Generally, no intervention aimed at changing behaviours to promote health can be 100% effective. Because some of the behaviours and activities that need to change behaviour in order to avert HIV Infection are pleasurable, it should be no surprise if short term interventions did not lead to immediate and permanent behavioural change. By any means, there is no question that the prevention programs through behavioural change works and remains the best and most cost-effective approach [6].

Ethiopia is one of the seriously affected countries by the epidemic. The disease is affecting the majority of the population, particularly the productive age group between 15–49 years, resulting in social and economic crisis. Though continuous IEC interventions have made efforts in increasing awareness about modes of transmission and prevention of HIV/AIDS; they have not successfully been able to bring about the desired behavioural change among the population.

Some studies among students in Ethiopia showed high rate of sexual experience and low tendency to use condom. A study in Gonder College of health sciences revealed that out of 383 students 56.1% were sexually active. Among the sexually active students, 37.1% reported ever use of condom. Consistent condom use was reported only by 6.4% [7]. Also a study in Agaro high school showed that 90(25%) of the students had history of sexual intercourse. Among those who had previous sexual exposure 49(54.4%) used condom at least once. Of these, 23(46.9%) were using condom always [8].

In Ethiopia there is lack of extensive research on factors that influence their intention to use condom that use behavioural change models to inform health programmers and policy makers to refine the existing HIV/AIDS prevention and control strategy among youths. Since the health believe model is a behavioural change framework which can addresses several constructs influencing health behaviours such as condom use, it is anticipated that the results of this study can provide a basis for designing an effective HIV/AIDS prevention and control programme in-school youths in Ethiopia.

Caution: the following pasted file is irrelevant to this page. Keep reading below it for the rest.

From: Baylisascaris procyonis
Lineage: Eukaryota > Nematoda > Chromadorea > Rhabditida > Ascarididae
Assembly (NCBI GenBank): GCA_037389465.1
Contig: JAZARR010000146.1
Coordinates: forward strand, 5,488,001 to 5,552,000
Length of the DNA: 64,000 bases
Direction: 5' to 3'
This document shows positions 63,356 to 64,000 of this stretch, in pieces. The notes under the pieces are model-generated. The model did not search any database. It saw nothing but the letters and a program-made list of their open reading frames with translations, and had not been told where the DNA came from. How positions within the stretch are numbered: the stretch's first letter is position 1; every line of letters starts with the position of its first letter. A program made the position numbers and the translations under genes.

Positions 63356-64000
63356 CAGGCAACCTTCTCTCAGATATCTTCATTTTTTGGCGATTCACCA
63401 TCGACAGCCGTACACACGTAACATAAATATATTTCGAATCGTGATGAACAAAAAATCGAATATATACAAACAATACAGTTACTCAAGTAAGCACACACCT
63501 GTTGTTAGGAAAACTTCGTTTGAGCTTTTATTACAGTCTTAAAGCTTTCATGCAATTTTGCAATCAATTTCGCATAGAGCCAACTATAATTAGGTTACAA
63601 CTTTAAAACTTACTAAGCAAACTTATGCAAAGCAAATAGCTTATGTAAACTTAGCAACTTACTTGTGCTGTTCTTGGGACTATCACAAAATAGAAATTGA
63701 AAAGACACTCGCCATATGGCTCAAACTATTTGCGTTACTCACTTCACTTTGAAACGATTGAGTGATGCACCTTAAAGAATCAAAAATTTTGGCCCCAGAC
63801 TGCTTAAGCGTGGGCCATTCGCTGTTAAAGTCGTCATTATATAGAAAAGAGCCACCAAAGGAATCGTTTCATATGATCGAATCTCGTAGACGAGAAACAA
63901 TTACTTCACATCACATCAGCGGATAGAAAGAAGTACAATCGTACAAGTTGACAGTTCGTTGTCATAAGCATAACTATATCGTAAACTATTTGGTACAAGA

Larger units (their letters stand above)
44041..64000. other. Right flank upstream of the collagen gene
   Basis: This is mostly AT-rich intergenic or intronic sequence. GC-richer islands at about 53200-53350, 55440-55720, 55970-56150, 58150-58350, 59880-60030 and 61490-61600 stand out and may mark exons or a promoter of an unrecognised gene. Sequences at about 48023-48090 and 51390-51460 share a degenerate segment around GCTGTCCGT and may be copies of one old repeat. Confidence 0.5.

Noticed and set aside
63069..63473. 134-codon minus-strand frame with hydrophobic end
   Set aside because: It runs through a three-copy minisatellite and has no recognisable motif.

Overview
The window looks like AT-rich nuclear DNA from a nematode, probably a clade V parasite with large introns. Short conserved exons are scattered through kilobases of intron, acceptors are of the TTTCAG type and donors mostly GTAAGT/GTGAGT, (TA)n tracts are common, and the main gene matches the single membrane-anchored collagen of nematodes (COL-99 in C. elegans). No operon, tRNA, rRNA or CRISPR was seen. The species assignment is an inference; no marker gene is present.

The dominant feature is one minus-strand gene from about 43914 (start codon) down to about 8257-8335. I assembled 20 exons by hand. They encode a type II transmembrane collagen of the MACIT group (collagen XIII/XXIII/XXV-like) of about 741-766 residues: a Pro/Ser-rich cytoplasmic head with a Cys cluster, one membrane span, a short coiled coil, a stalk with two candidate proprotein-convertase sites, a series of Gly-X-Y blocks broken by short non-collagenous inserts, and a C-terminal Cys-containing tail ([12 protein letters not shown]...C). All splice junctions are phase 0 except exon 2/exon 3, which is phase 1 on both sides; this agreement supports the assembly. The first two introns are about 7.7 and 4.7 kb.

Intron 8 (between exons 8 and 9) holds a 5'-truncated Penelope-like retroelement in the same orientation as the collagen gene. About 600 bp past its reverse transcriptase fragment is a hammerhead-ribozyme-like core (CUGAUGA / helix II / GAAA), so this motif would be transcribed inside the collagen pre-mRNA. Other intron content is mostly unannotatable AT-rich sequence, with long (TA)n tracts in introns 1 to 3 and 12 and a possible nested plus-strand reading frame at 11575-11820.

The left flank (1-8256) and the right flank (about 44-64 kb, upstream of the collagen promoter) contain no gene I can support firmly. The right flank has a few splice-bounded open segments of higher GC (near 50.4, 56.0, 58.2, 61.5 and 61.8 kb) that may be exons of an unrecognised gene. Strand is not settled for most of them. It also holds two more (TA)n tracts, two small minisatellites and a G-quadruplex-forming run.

More over the study area is characterized by high population growth, density and migration of men to bigger towns. As a result, HIV/AIDS infection is estimated to be high. Research on socio-demographic and psychosocial determinants of condom use particularly in the area is scarce (non-existent). Thus, this study is believed to fill the existing information gap. Therefore the aim of the study was to assess intention to use condom among students in Agena preparatory school, Guraghe zone, Ethiopia.


Study setting